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William Maley

VW News: Rumorpile: More Volkswagen Execs Shown the Door, Porsche CEO Possible Successor

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It seems Volkswagen's Supervisory Board is keeping true to their promise holding more people accountable in the company's diesel crisis. Reuters (via Automotive News) and German publication Bild are reporting that three executives will be dismissed. The three are,

  • Michael Horn, Volkswagen U.S. CEO
  • Ulrich Hackenberg, Audi's r&d Boss
  • Wolfgang Hatz, Porsche's engine chief


Porsche and Volkswagen in Germany declined to comment, while Audi couldn't be reached. A spokeswoman for Volkswagen of America declined to comment as well, but called the reports of Horn's exit 'speculation'.

 


Now if the reports are true, there will be one party not happy with the decision; Volkswagen's dealers in the U.S. Horn has earned the support of many dealers in the U.S.

 

“We as a dealer body would be in a disagreement with a leadership change at this critical time in the U.S. market,” said Alan Brown, chairman of Volkswagen’s national dealer council.

 

As for who will likely become the next CEO of Volkwagen, Reuters is reporting that Porsche CEO Matthias Mueller will get the nod. A source tells the news service that Mueller has the backing of the majority of Volkswagen's Supervisory Board.

 

Source: Automotive News (Subscription Required), Bild, Reuters


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Somewhere, in a supervillian lair high in the Alps, Ferdinand Piech is plotting his return.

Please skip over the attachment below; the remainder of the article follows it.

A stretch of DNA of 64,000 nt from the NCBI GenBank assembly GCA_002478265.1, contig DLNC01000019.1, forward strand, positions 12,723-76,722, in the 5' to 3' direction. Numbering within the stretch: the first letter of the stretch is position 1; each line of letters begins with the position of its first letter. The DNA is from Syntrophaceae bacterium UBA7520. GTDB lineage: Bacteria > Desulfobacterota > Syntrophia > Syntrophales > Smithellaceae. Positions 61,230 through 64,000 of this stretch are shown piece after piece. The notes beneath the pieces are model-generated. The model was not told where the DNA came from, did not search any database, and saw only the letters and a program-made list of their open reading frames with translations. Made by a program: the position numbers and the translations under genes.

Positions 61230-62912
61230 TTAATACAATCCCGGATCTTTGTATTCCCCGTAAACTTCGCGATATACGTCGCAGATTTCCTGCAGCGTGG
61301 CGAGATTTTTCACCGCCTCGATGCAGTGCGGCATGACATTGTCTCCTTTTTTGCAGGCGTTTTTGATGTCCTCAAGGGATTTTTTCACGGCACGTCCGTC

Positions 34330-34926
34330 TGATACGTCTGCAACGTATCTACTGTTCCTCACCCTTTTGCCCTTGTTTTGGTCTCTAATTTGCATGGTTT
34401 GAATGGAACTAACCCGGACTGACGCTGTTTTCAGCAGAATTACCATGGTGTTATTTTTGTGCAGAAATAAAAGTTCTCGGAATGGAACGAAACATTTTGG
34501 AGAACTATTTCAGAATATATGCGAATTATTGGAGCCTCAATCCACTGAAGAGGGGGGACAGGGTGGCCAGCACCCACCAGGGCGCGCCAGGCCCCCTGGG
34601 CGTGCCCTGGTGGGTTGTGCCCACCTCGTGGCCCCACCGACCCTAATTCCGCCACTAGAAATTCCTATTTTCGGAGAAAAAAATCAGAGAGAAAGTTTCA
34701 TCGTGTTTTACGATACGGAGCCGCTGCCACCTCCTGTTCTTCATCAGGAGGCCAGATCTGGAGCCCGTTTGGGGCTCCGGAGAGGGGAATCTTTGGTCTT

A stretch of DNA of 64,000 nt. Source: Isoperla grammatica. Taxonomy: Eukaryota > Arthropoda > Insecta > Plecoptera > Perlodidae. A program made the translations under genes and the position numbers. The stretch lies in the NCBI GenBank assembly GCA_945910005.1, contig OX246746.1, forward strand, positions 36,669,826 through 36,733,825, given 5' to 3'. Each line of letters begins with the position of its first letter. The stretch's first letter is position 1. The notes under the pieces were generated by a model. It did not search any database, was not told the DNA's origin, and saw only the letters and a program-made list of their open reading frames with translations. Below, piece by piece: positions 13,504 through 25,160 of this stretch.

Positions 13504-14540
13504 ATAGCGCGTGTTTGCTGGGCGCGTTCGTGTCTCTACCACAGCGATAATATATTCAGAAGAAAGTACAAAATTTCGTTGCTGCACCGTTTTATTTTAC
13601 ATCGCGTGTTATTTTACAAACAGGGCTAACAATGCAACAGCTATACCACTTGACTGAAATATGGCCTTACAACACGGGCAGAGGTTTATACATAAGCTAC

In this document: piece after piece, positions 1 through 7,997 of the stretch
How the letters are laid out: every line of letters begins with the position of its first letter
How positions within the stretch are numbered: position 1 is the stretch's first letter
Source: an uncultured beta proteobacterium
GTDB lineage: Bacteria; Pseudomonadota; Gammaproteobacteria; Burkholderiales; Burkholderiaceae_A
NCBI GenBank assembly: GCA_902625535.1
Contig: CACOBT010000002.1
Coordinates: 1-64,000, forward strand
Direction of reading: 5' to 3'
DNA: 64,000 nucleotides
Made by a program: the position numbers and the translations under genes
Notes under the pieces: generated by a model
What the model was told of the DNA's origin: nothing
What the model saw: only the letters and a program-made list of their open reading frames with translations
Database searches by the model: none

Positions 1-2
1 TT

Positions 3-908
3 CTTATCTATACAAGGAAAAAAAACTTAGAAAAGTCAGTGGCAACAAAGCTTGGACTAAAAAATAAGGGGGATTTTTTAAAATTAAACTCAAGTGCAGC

Edited by El Kabong

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And this is just the beginning of the Purge to dump high salary folks, restructure the company and purge excessive costs to get VW/Audi/Porsche even more profitable if done right.

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As I've been reading through all the stuff about VW I've been wondering about the legal ramifications. And then I remembered this story from shortly before the emissions scandal. You know, where they were planning to split the company into different business units:

http://www.automobilemag.com/features/news/1506-report-volkswagen-group-may-split-into-four-holding-companies/

In hindsight it sure sounds like they knew what was about to unfold and wanted to minimize the damage, eh?

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WOW, thanks for posting the links to the stories, if Banks are putting a stop on funding of sales / leases and buying up VW auto loans / leases, this could be very hard for VW. On top of Bosch telling them this software would be legal for testing on R&D but not for production. Someone inside made a HUGE mistake.

 

OUCH!  :banghead:

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No worries man. It's becoming a pretty complex story. At first I thought it might be out of the headlines in a few weeks, but I'm beginning to think this sucker's got legs.

As regards the funding issues: this may be an opportunity for GM, via Opel, to get an "in" via tech-sharing or an ownership stake. The European market is stagnant, and if you're going to make any headway conquest appears to be the only real way.

Edited by El Kabong

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Agreed, this could be the opening GM needs to grow Opel into a profitable auto group.

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After giving it some more thought, this might turn out to be Sergio Marchionne's early Christmas gift, especially after Herr Piech was shown the door.

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Hahaha Ouchy!

 

Part of me feels bad about it, part of me thinks "sneaky, I like the attempt", and part of me things they are just absolutely retarded and deserve every punishment that comes their way.

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If it was a situation where they were using every last tool in their technological bag of tricks and fell short I'd feel a bit bad for them, in a Charlie Brown kind of way.

But they never even TRIED to use urea. I just don't understand why not!

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